• be added to the home screen on a mobile device (yay!)

Including some of the above features will make your app respond much faster. It may also reduce vulnerability to network failures while maintaining a high level of user experience.

There’s a lot of places on the Internet where you can learn more details about PWA. I recommend you start here - Progressive Web Apps.

Perceived performance

Perceived performance, in computer engineering, refers to how quickly a software feature appears to perform its task. The concept applies mainly to user acceptance aspects.

Perceived performance is a relatively rigid definition. To understand it, we first have to find out how people perceive time.


 Salvador Dali - “The Persistence of Memory”


People perceive time differently, depending on the situations that are currently happening in their lives. One of the most simple examples can be a situation of boiling water for coffee or tea. When you stare at the kettle until the water reaches 100 degrees Celsius, these few minutes feel much longer than when you use the same time for more exciting activities like a conversation with friends or watching a movie.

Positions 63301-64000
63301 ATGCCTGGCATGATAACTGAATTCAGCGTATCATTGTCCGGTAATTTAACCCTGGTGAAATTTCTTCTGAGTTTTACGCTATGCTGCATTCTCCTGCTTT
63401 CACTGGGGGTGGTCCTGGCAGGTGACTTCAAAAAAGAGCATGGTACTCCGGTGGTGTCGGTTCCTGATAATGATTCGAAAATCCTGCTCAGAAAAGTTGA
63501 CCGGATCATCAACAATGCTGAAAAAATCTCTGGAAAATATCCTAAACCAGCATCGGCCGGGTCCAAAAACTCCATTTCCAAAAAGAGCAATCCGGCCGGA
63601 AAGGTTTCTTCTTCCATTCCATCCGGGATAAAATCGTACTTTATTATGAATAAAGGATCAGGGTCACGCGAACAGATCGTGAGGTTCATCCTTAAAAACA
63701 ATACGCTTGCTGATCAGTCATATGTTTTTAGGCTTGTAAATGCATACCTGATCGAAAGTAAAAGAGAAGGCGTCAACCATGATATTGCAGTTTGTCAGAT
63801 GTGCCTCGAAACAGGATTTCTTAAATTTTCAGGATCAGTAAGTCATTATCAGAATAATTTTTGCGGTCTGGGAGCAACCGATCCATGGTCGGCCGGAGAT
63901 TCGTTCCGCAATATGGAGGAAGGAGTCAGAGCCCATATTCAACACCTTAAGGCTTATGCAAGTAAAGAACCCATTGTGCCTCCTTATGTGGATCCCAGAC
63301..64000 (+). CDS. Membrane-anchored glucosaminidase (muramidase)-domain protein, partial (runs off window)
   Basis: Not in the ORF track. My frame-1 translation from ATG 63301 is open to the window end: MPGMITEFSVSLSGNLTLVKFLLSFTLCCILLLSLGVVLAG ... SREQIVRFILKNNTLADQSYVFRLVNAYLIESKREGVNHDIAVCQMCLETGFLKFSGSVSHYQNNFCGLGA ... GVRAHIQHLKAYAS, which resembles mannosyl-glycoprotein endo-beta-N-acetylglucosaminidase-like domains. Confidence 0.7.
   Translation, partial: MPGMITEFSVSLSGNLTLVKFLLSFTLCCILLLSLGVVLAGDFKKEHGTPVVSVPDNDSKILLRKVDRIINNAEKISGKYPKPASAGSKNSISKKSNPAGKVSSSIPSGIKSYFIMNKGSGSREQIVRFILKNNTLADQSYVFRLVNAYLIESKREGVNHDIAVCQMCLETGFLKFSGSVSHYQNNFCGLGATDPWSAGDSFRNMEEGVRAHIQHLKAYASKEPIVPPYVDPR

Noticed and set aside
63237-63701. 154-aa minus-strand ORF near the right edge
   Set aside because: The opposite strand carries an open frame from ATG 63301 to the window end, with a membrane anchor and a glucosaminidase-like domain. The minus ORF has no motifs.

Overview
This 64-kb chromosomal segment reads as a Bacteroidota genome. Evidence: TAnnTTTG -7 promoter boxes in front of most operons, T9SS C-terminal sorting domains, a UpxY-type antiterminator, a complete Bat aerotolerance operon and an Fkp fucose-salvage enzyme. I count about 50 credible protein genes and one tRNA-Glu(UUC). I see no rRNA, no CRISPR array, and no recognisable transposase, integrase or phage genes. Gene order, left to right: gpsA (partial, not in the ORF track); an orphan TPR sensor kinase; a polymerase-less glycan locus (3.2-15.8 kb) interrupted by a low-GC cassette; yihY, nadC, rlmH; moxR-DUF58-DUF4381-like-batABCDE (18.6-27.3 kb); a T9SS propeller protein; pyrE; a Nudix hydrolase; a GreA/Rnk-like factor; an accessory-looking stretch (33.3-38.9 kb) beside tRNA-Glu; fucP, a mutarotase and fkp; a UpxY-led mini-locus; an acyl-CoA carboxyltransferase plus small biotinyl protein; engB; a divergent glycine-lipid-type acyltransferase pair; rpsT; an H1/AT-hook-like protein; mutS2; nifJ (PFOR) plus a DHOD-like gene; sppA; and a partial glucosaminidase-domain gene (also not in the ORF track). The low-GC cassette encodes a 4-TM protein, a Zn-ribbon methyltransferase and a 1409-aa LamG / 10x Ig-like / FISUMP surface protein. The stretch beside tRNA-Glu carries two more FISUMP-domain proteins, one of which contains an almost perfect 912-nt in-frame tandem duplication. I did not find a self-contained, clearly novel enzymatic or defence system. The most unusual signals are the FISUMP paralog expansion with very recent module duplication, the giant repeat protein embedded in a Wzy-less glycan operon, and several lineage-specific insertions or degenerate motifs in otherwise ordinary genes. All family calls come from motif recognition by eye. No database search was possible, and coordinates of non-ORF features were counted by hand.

This mechanism applies to web applications when the request for data from the backend server takes a long time. For this article, let's say that the frontend request for results that we display in the table takes about 20 seconds. According to google studies, seconds decide whether the user will stay on the site or leave it, that's why the website loading speed is crucial

Instead of showing the loading spinner for 20 seconds (which is annoying), we can first ask the server how many items we should expect. Since it's a much less expensive operation for the backend, we should get a quicker response. Then, based on the received number, display the placeholder for each item, and request each row's content. Look how youtube uses the same technique while loading videos for you.


 Youtube loading page example


Here’s another example from the treehouse blog on how to “mask” the loading time.


How to mask loading time


Atomic design

Modern libraries and frameworks adapted to building web applications rely on a component approach, where a “component” is a single building block of the entire application, no matter how big and complicated that application is. In tools like VueJS or React, a component is a JavaScript function that returns a functionality, a part of the interface (probably HTML), or both.

To increase the developer experience, the atomic design was created. 

Atomic design is a popular system for writing and structuring components. It’s the development approach that gives you reusability of those “building blocks” and hence, better scalability. The system is based on function composition. 

As we know that every component is a function. In brief, atomic design says that you should distinguish your components into atoms, molecules, organisms, templates, and pages. 

Each of those has their “roles”:

  • Atoms - as the name suggests, the smallest building materials such as buttons, icons, inputs, but also typography components.